BUDAPEST IS CELEBRATING IT’S 15TH JEWISH SUMMER FESTIVAL
AUGUST 26 – SEPTEMBER, 4. 2012.
METROPOLITAN “ERVIN SZABÓ” LIBRARY – BUDAPEST
TWO HIGHLIGHT OF EVENTS:
FIFTEEN ILLUSTRATED BOOKS BY ISRAELI CHILDREN
EXHIBITION SHOWING THE VALUABLE COLLECTION OF FAMOUS JEWISH MANUSCRIPTS AND JEWISH CEREMONIAL ITEMS FROM: ISRAEL, MAROCCO, PERSIA, INDIA…
Due to the Jewish Summer Festival, Budapest becomes the European capital not only for the Hungarian Jewish people living in the country, foreigners temporary staying in Hungary or people just arriving from abroad to enjoy the Jewish culture and art by participating at the amazing choice of performances, like the klezmer urban and pop music, classics and jazz productions, concerts and exhibitions.
Early afternoon of to-day at the Metropolitan “Ervin Szabó” Library, the largest library network in Budapest, Dr. Peter Fodor, Director-General opened two exhibitions organised in the frame of the Jewish Summer Festival. On the occasion of the opening, the director-general greeted his Excellency, Mr. Ilan Mor, the Ambassador to Hungary from Israel, Mr. István Tarlós, Lord Major of Budapest and all the appeared public together with the media and press parties.
Excellency, Mr. Ilan Mor, the Ambassador to Hungary from Israel said: “The childhood illustrations belongs to our unforgettable memories of our lives. These memories remain within us and we carry them with pleasure from our childhood onwards to our adulthood. In this sence we are all most probably holding them the same way in each corner of our planet.” He also expressed, it is such a pleasure to hold this exhibition on the occasion of the 15th Jewish Summer Festival in this extremely beautiful land of books and have high hopes young and elder people will enjoy visiting this exhibition by reaching out to get acquainted with the wayback past and near past in the history of Israel.
“Past and Future” … Is the title of one of the leading journals of the Hungarian Jews and one of the largest Jewish publishing houses in Hungary and this exhibition has received the same title which is opened from to-day to the public to see during the period of the Summer Jewish Festival. These two exhibitions opening at the same time involves both the past and future within the cultural and historical significance in the form of manuscripts and religious objects and our aim is to focus on the illustrations, drawings within the books by israeli children, said by Dr. Peter Fodor, Director-general, also expressed his thanks for the superb support coming from Jerusalem, the Israel Museum, the Ministry of Foreign Affairs of the State of Israel and the Embassy of the State of Israel in Hungary. As he said: “happy to be a part in the series of this year’s 15th anniversary of the Jewish Summer Festival, by showing an insight into Israel’s thousand-years-old society and history and hopefully to some extent into its future as well.”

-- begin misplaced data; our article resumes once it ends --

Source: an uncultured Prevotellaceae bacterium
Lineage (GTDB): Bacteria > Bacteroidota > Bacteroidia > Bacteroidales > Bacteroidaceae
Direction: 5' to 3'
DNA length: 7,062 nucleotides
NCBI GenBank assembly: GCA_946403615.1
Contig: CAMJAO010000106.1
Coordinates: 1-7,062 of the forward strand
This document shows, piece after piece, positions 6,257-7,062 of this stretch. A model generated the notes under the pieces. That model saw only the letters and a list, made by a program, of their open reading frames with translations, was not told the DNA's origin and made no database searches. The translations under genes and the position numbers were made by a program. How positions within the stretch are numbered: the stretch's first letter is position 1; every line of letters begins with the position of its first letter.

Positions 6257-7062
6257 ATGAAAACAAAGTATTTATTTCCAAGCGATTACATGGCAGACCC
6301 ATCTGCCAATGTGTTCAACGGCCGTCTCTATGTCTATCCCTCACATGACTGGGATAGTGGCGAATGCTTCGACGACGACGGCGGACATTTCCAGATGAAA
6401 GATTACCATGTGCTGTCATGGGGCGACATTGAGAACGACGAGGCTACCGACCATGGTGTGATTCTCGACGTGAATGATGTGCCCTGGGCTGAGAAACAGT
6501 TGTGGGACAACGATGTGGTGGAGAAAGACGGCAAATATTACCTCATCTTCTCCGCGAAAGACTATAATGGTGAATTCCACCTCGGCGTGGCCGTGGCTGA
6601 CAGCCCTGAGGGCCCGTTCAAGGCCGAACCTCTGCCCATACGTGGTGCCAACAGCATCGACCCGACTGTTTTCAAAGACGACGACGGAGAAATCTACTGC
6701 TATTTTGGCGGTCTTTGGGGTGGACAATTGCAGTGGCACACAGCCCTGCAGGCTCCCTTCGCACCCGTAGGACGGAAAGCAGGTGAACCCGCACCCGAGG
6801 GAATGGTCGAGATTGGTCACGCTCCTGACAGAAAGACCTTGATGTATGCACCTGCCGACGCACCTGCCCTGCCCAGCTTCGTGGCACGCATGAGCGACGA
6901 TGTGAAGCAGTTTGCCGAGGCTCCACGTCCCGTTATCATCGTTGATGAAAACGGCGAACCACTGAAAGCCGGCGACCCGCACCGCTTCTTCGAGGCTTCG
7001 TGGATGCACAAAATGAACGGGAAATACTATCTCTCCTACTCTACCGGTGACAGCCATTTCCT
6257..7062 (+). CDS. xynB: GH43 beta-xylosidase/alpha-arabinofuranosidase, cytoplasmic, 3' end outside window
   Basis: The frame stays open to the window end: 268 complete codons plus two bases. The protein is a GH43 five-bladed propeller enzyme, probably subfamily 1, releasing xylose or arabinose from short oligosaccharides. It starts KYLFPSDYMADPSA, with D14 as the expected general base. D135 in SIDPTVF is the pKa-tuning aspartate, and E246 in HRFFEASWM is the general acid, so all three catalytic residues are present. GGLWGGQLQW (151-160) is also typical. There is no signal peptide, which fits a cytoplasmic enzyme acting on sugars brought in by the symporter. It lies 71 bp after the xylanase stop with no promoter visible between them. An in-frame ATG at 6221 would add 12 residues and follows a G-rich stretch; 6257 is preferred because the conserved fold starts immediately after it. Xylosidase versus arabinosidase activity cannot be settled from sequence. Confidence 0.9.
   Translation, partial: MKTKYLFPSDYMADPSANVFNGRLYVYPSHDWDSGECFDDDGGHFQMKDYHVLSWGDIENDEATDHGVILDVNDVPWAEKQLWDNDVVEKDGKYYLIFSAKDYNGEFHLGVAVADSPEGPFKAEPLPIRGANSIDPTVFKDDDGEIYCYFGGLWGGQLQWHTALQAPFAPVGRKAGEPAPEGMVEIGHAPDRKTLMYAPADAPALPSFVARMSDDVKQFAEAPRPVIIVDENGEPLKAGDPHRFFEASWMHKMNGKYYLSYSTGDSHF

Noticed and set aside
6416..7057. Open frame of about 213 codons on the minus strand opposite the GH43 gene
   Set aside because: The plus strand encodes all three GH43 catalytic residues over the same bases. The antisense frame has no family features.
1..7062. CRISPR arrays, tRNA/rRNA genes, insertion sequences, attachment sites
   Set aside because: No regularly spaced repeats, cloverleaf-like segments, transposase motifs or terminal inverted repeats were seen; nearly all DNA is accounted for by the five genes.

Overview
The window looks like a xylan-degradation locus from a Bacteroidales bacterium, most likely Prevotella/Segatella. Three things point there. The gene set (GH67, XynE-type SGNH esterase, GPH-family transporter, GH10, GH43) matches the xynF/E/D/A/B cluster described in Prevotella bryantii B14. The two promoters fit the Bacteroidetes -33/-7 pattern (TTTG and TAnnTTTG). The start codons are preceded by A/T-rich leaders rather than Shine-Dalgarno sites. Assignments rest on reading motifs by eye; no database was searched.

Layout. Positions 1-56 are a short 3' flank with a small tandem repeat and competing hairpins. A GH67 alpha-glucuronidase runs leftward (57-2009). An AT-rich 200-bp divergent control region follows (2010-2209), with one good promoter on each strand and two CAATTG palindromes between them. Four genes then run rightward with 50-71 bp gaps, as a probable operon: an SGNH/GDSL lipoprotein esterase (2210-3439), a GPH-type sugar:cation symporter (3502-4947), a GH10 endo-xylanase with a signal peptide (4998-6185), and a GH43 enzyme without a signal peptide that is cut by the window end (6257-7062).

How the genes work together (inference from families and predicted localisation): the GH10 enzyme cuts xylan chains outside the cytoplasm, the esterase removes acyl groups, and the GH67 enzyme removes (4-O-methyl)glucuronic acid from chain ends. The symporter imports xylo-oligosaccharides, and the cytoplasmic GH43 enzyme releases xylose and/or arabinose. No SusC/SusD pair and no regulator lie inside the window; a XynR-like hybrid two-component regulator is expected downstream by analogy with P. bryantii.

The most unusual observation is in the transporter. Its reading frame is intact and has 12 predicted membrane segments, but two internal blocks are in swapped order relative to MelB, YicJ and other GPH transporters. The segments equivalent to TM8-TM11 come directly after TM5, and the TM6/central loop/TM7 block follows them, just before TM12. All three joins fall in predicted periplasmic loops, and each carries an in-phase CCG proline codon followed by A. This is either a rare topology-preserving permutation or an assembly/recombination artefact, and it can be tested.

“The Jewish Summer Festival focus all our senses, brings us closer to the Jewish culture, art, songs and those traditional rhythm in Hungary. Some members of the Hungarian Jewish community’s marked many-many names: Miklós Radnóti, Antal Szerb, Frigyes Karinthy, István Örkény, Dénes Gábor, here just mentioning a few of outstanding figures.The Jewish documents and ceremonial relics showed artificial memories of the Jewish past”, these were the opening words of Mr. István Tarlós, Lord Major of Budapest, and continued by saying:” To-day, if we step inside any of the open synagogues for example, the Óbuda Synagogue, we will see, meet the same objects as seen here.” Also Mr. Tarlós went back a bit in time by saying: “In the 2nd half of the 19th century, following the Austro-Hungarian Compromise in 1967 when it was absolutely the golden age of the Jewish-Hungarian cohabitation, within the fields of industry, trading, services and the bank system. The Hungarian Jewry has done its share far beyond the population size of this community. On the territories also inhabited by minorities, like in Transylvania, the Hungarian community has gained majority together with the “Hungarianised” Jewry of Transylvania. However, after the Treaty of Trianon this situation has dramatically changed. In public thinking the place of the Jewry living in reality, has been replaced by phantoms and also prejudices were tailored for these phantoms. This era, with the numerous clauses at the beginnings has come to an end during the Holocaust, with the death of 600 thousand Hungarian Jews. This was not only the tragedy of the Jewry, but also of the Hungarian community at the same time. It has been (in a way still is) an unacceptable, raw and traumatic experience for the Jewry and the Hungarians.” He also continued his thoughts by saying: “After the WW2 the Hungarian democracy was replaced by the great dictatorship “blasting” into Hungary from Moscow. The communist era had placed silence, repressed and trampled in grief each-and-every opinion and any thought which was incompatible with Moscow’s idea or will. Over the 40 years not just the word Jew, but also the Holocaust was considered as a taboo” However, when the political change entered Hungary and the country became a free state, the anti-Semitic ideas and the way of thinking has reared its head again, as if previously there wasn’t at all the Holocaust era. Mr. Tarlós last but not least added the following: “Even though more than two decades have passed since the political change in Hungary. Still no real talk-overs were conducted and there was no elaboration of it up to this date.”
” I believe” said Mr. István Tarlós, ” We are making progress by taking small step-by-step at a time and hopefully these two exhibitions, which have arrived as a gift from the Embassy of the State of Israel in Budapest will take us forward in acquainting and understanding much better the Jewry.”
Update and snaps Aggie Reiter